The compound (R) is preferably a reaction product of a lithium compound (e.g., alkyllithium) and a nitrogen-containing compound (e.g., a secondary amine compound). Specific examples of the nitrogen-containing compound include dimethylamine, diethylamine, dipropylamine, dibutylamine, dodecamethyleneimine, N,N′-dimethyl-N′-trimethylsilyl-1,6-diaminohexane, piperidine, pyrrolidine, hexamethyleneimine, heptamethyleneimine, dicyclohexylamine, N-methylbenzylamine, di-(2-ethylhexyl)amine, diallylamine, morpholine, N-(trimethylsilyl)piperazine, N-(tert-butyldimethylsilyl)piperazine, 1,3-ditrimethylsilyl-1,3,5-triazinane, and the like. When effecting polymerization in the presence of the compound (R), the compound (R) may be prepared by mixing the alkali metal compound or the alkaline-earth metal compound with the compound (B1), and added to the polymerization system, and polymerization may then be effected. Alternatively, the alkali metal compound or the alkaline-earth metal compound and the compound (B1) may be added to the polymerization system, and mixed within the polymerization system to prepare the compound (R), and polymerization may then be effected.

The randomizer may be used to adjust the content (vinyl content) of vinyl bonds (1,2-bond and 3,4-bond), for example. Examples of the randomizer include dimethoxybenzene, tetrahydrofuran, dimethoxyethane, diethylene glycol dibutyl ether, diethylene glycol dimethyl ether, 2,2-di(tetrahydrofuryl)propane, 2-(2-ethoxyethoxy)-2-methylpropane, triethylamine, pyridine, N-methylmorpholine, tetramethylethylenediamine, and the like. These randomizers may be used either alone or in combination.

The organic solvent used for polymerization may be an organic solvent that is inert to the reaction. Examples of the organic solvent used for polymerization include an aliphatic hydrocarbon, an alicyclic hydrocarbon, an aromatic hydrocarbon, and the like. It is preferable to use a hydrocarbon having 3 to 8 carbon atoms. Specific examples of the hydrocarbon having 3 to 8 carbon atoms include propane, n-butane, isobutane, n-pentane, isopentane, n-hexane, cyclohexane, propene, 1-butene, isobutene, trans-2-butene, cis-2-butene, 1-pentyne, 2-pentyne, 1-hexene, 2-hexene, benzene, toluene, xylene, ethylbenzene, heptane, cyclopentane, methylcyclopentane, methylcyclohexane, 1-pentene, 2-pentene, cyclohexene, and the like. Note that these organic solvents may be used either alone or in combination.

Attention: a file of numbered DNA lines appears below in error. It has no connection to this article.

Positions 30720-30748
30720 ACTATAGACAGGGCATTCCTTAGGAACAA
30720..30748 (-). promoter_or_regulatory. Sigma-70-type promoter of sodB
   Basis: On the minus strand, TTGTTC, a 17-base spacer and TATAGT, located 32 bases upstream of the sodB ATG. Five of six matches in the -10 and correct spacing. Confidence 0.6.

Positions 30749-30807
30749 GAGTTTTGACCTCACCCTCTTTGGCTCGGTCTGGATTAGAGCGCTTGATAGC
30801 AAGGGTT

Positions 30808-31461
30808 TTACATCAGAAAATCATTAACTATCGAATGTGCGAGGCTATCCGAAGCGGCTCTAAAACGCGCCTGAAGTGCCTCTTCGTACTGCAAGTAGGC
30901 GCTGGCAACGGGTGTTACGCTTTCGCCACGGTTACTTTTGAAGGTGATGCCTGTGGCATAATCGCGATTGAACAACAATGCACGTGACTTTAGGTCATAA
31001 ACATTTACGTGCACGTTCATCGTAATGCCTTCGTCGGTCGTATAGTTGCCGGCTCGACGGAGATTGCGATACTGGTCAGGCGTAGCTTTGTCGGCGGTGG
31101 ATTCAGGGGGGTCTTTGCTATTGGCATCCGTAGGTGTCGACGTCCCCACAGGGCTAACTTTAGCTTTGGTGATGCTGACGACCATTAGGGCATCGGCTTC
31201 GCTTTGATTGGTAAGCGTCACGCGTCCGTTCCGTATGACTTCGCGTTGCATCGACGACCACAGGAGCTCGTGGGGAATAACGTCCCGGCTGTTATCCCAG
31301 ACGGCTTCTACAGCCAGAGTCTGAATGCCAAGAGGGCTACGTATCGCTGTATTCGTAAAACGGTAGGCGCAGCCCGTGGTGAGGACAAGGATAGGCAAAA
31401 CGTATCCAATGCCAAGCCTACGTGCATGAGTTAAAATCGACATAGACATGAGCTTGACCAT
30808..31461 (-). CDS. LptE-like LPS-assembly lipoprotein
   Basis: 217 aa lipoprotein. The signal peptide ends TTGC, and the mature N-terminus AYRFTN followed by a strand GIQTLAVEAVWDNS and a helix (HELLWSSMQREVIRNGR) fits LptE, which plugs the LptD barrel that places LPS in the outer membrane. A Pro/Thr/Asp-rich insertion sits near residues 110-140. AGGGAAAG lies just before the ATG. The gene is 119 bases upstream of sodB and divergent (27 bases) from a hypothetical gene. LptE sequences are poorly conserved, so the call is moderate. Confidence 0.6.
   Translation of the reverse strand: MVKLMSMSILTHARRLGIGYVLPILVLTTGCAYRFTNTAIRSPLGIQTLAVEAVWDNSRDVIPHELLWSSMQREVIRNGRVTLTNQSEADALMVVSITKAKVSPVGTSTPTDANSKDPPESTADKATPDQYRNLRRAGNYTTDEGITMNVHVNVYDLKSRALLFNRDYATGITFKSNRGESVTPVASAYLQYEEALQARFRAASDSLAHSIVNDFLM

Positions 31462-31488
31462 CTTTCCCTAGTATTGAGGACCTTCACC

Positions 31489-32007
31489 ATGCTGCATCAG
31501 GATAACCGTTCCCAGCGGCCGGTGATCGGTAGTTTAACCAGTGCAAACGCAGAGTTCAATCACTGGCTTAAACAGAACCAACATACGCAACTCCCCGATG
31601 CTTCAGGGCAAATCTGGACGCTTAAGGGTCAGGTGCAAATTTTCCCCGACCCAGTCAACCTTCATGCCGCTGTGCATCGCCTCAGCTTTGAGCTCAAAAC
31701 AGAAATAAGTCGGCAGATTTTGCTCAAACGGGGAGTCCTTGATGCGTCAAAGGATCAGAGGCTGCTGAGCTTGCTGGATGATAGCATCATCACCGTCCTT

When using a solution polymerization method, the monomer concentration in the reaction solvent is preferably 5 to 50 mass %, and more preferably 10 to 30 mass %, from the viewpoint of maintaining the balance between productivity and polymerization controllability. The polymerization reaction temperature is preferably −20 to 150° C., more preferably 0 to 120° C., and particularly preferably 20 to 100° C. It is preferable to effect the polymerization reaction under a pressure sufficient to substantially maintain the monomer(s) in a liquid phase. Such a pressure may be achieved by pressurizing the reactor using a gas that is inert to the polymerization reaction, for example.

The conjugated diene-based polymer having an active terminal can thus be obtained. The weight average molecular weight (Mw) of the conjugated diene-based polymer is preferably 1.0×105 to 2.0×106. If the weight average molecular weight (Mw) of the conjugated diene-based polymer is less than 1.0×105, deterioration in the abrasion resistance of the resulting cross-linked rubber, and deterioration in the low fuel consumption performance when the cross-linked rubber is used for a tire may occur. If the weight average molecular weight (Mw) of the conjugated diene-based polymer exceeds 2.0×106, deterioration in processability may occur. The weight average molecular weight (Mw) of the conjugated diene-based polymer is more preferably 1.5×105 to 1.5×106, and still more preferably 1.7×105 to 1.0×106.